The Trayvon Martin murder case occupied an enormous amount of attention while it proceeded from a shot fired to a case of second degree murder being dismissed. The reasons it so captured American attention will be examined for years to come. Initially, as well as after the verdict, the racial aspects of the case drew the majority of attention. But intermixed in that complex sociological issue was a ruling that is as shocking in its simplicity as it is frightening in its implications.
I used my gun to protect me from my gun.
This is now a valid defense.
The logic is literally dizzying.
A person carries a gun.
If they feel threatened by anyone they can logically argue that they feared the other person might take their gun.
And then they can of course honestly say that they were fearing that their life would be taken by the person who might take their gun away and shoot them with it.
So they shoot the other person to keep the other person from shooting them…
With the gun they themselves were carrying.
It almost needs a diagram.
What it does is simply justify the use of a weapon whenever one is present. It justifies carrying a gun, because if you don’t keep your gun with you how can you defend yourself against your gun when someone tries to take your gun away from you and shoot you with your gun?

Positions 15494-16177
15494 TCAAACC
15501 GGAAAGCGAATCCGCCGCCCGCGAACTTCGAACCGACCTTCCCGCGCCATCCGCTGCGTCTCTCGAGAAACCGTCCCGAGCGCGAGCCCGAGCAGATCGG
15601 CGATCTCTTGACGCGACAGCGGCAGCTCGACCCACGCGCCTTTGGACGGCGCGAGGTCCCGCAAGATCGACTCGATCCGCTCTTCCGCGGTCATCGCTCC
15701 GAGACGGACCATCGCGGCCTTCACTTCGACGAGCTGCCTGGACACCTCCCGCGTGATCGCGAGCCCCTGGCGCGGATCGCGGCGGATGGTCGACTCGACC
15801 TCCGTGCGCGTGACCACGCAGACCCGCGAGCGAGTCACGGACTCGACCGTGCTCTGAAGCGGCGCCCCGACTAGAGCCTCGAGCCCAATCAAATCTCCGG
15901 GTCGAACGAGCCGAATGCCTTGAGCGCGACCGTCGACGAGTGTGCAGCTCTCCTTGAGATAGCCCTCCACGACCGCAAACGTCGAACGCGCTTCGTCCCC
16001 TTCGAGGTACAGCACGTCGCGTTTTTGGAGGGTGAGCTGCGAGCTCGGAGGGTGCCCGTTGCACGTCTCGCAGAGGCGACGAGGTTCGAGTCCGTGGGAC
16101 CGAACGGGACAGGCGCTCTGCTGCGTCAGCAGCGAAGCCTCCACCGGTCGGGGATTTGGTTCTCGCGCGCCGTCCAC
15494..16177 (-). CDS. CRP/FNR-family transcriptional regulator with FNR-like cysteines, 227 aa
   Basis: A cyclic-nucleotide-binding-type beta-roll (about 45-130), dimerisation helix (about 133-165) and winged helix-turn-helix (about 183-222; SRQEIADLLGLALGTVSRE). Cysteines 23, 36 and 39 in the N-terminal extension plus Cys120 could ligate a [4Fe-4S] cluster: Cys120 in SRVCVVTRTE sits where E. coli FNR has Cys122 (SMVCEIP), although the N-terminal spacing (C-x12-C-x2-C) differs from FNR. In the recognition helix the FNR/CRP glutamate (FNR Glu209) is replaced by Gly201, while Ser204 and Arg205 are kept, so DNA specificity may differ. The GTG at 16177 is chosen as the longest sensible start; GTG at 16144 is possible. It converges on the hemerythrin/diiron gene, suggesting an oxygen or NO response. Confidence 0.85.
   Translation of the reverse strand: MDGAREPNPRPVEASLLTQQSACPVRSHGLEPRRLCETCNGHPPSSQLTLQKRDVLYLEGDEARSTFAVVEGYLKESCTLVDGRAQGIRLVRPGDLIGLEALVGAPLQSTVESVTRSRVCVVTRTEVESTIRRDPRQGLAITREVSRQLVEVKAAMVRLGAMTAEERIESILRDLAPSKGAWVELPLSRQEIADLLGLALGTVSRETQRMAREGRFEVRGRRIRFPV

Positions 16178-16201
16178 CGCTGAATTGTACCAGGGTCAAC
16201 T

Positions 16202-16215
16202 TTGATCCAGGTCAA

I need my gun to protect me from my gun.
Maybe we should all carry two guns, so we can shoot two people who might try to take our guns away. Heck, if you carried enough guns you could bring down a whole mall full of otherwise unarmed people in justifiable self defense. To keep them from killing your with your own guns.
It’s bloody madness.
One thing is overwhelmingly clear. If George Zimmerman didn’t have a gun with him, he wouldn’t have had a reason to fear for his life. If he didn’t have a reason to fear he would lose his life to the gun that he himself brought into the situation, he would not have any reason to use the gun he was carrying to kill a teenage boy and defend himself from his own gun.